Things to Avoid While Buying a New Home
Many new homebuyers make the mistake of rushing out to buy things to fill their home soon after the seller says "yes" and the lender approves the loan. It's best to remember that until your keys are in hand, your lender is watching your finances very closely. Below you'll find a list of things to avoid during this crucial time of your home purchase.
Don't buy big-ticket items. Although you will be planning ways to turn your new house into a showplace, avoid big ticket purchases like appliances, electronics, or furniture. We also recommend that you avoid vacations and vehicle purchases until the closing of your loan. Your lender may send up red flags if you purchase new appliances on your credit cards in the middle of your loan process. Because lenders are reviewing your bank accounts, a large cash purchase is also a mistake.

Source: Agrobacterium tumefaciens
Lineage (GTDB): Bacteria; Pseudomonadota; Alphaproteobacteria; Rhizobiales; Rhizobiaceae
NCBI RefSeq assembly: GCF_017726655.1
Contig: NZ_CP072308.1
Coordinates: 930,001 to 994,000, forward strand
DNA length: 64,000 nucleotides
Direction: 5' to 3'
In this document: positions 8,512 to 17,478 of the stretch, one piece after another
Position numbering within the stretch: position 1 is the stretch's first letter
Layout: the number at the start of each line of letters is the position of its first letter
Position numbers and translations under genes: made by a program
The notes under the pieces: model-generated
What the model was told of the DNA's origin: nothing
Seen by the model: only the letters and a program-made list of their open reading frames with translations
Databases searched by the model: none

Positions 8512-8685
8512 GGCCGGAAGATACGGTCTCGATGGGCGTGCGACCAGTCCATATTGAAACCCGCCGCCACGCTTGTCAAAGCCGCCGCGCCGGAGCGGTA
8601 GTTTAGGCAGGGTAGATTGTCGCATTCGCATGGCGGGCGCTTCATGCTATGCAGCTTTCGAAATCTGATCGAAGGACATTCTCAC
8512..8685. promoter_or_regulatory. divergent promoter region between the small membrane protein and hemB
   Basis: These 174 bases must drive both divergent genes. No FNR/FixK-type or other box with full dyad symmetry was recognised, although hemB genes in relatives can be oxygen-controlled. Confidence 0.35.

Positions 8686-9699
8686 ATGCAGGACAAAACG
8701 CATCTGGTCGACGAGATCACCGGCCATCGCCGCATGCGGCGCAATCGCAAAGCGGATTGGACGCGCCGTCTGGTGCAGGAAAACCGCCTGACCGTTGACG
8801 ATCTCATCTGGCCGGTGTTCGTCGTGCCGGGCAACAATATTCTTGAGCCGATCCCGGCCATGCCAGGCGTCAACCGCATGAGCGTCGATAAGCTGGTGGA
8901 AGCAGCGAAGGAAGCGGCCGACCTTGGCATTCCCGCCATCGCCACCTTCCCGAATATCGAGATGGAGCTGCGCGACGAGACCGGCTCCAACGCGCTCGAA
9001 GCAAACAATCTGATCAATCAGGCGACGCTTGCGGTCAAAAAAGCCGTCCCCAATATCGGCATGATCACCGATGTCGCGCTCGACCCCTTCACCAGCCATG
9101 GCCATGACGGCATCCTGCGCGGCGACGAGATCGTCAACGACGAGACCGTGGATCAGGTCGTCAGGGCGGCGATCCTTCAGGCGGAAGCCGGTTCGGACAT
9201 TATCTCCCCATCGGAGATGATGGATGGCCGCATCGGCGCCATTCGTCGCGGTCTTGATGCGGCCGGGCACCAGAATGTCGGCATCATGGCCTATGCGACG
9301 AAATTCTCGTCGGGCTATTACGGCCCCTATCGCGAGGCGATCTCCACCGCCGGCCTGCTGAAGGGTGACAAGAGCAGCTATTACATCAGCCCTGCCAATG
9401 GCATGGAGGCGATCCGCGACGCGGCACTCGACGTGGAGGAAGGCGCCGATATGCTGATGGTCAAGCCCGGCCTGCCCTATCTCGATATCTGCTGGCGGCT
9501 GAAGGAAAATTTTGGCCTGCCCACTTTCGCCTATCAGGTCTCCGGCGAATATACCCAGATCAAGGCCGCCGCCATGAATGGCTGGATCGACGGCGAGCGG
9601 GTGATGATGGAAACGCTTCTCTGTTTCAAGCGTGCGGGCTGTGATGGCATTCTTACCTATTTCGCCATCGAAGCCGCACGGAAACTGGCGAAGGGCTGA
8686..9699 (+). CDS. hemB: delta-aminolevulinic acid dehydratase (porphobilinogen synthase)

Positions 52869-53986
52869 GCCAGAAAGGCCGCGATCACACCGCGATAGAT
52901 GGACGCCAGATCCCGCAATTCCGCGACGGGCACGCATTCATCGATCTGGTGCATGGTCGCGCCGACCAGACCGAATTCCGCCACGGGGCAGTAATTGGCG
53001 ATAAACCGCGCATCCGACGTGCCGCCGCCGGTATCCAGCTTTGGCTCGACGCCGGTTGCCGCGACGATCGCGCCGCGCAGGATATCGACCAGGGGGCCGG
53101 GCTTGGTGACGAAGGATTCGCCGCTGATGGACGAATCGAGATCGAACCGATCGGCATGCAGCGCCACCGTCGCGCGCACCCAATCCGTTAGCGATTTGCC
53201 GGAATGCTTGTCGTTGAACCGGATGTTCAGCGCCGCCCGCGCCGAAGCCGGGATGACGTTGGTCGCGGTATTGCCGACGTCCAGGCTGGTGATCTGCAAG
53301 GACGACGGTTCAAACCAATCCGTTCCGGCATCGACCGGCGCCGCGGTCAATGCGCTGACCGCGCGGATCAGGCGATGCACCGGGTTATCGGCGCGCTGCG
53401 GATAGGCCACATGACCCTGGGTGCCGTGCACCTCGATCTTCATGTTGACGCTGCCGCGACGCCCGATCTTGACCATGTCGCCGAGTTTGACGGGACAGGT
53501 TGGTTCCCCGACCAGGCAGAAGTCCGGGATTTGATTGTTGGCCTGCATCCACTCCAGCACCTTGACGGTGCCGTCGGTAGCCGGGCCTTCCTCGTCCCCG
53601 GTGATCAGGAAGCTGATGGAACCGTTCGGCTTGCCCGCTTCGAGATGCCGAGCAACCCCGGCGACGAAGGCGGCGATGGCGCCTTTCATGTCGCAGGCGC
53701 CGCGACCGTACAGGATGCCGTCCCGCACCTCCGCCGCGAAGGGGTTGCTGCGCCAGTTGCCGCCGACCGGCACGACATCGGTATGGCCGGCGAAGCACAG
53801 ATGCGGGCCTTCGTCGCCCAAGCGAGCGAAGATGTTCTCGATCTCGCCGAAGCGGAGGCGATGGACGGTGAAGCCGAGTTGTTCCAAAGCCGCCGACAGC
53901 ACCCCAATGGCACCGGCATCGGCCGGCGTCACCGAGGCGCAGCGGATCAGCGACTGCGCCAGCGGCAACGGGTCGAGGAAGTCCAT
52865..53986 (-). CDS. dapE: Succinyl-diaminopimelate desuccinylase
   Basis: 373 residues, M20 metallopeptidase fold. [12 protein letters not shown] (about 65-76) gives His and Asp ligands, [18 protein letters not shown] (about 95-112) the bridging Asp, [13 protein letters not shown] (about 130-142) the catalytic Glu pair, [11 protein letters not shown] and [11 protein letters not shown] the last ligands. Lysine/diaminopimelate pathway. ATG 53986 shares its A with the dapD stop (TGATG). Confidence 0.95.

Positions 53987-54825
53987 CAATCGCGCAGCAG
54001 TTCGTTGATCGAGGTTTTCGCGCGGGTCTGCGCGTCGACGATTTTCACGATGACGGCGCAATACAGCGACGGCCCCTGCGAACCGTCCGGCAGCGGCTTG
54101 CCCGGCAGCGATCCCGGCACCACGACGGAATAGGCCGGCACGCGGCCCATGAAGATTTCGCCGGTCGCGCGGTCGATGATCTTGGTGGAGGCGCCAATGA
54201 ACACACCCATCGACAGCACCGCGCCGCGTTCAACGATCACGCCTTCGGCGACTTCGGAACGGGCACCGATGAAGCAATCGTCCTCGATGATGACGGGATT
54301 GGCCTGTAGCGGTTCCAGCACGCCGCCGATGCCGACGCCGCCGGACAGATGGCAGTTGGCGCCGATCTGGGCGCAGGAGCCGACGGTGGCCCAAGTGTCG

Don't go on a job search. Lending Institutions like to see a consistent career history on your paperwork. Getting a new job may not affect your ability to qualify for a mortgage loan - particularly if you are going to be making more money. However, if you switch careers before your loan is approved, your loan process could fail or be stalled.
Don't switch banks or move cash around in your bank accounts. As your lender considers your mortgage loan application, you will likely be required to submit bank statements for recent months on your checking accounts, savings accounts, money market accounts and other liquid wealth. To avoid fraud, lenders look for clear documentation of how you earn your money and where additional wealth comes from. No matter the purpose, switching banks or transferring money can raise a red flag with your lender and slow down your loan process.
Don't give money directly to your seller (usually in the case of of "for sale by owner") for earnest money. Until the sale is complete, any good faith deposit actually belongs to you. Although your seller may not realize this, the earnest money should be used for the buyer's closing expenses. An attorney or other type of neutral party can hold onto your earnest money, or you may put it temporarily into a trust account until you close. The disposition of good faith funds, if your home purchase falls through, should be documented in the contract with the seller.
Yamini Patel can walk you through the pitfalls of getting a mortgage. Give us a call: (832) 730-2000.